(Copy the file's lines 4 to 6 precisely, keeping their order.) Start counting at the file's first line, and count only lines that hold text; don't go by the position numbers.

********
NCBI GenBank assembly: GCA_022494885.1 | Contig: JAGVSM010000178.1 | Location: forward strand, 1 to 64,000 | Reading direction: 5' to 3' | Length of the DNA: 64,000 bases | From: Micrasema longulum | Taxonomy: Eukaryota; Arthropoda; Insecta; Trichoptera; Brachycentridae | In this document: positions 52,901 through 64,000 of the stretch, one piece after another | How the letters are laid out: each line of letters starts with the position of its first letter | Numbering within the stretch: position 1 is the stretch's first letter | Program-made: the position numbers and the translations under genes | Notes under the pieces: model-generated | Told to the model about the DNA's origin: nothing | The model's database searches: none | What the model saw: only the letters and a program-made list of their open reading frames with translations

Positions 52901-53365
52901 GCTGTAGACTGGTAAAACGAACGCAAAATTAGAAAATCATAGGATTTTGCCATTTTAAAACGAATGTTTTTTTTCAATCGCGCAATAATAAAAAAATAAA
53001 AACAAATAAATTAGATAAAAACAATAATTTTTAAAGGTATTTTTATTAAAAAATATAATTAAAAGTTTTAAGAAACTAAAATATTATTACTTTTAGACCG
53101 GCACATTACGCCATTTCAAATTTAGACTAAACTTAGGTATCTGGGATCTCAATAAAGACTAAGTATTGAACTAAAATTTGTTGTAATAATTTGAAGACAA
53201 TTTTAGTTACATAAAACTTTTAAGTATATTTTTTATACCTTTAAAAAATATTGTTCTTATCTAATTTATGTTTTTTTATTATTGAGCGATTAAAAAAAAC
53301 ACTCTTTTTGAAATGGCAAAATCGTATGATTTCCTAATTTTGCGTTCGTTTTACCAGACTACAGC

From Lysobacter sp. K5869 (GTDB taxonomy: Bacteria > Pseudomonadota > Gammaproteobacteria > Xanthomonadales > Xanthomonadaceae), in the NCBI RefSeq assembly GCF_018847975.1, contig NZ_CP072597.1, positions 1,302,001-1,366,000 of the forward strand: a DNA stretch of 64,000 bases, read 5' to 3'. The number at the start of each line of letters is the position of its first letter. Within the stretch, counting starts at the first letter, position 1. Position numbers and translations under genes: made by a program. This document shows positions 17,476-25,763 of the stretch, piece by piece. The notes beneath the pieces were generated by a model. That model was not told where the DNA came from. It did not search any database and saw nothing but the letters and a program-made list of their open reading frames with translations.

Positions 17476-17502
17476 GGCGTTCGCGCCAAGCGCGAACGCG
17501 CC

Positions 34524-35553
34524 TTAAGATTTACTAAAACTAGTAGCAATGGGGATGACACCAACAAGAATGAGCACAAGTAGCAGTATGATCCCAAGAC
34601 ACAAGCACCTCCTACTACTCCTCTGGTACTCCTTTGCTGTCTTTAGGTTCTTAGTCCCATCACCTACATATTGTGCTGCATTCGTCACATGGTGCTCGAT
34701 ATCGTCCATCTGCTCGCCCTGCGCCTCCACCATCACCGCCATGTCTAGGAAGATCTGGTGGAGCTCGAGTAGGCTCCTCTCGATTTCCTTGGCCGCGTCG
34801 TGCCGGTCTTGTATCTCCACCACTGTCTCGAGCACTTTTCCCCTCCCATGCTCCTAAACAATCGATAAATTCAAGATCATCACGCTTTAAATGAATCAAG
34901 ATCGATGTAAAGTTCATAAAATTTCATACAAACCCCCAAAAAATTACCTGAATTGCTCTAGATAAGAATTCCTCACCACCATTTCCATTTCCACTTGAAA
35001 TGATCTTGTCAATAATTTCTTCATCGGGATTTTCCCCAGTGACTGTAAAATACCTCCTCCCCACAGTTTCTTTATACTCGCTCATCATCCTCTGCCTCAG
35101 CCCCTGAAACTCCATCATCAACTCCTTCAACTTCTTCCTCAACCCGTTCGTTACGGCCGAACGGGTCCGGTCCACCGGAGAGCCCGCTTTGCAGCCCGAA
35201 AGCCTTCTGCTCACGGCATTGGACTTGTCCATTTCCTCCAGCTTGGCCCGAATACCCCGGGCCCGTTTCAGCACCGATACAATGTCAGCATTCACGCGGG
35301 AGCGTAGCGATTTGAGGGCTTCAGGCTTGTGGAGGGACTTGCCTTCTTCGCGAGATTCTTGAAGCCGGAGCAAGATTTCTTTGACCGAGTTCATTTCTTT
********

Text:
53001 AACAAATAAATTAGATAAAAACAATAATTTTTAAAGGTATTTTTATTAAAAAATATAATTAAAAGTTTTAAGAAACTAAAATATTATTACTTTTAGACCG
53101 GCACATTACGCCATTTCAAATTTAGACTAAACTTAGGTATCTGGGATCTCAATAAAGACTAAGTATTGAACTAAAATTTGTTGTAATAATTTGAAGACAA
53201 TTTTAGTTACATAAAACTTTTAAGTATATTTTTTATACCTTTAAAAAATATTGTTCTTATCTAATTTATGTTTTTTTATTATTGAGCGATTAAAAAAAAC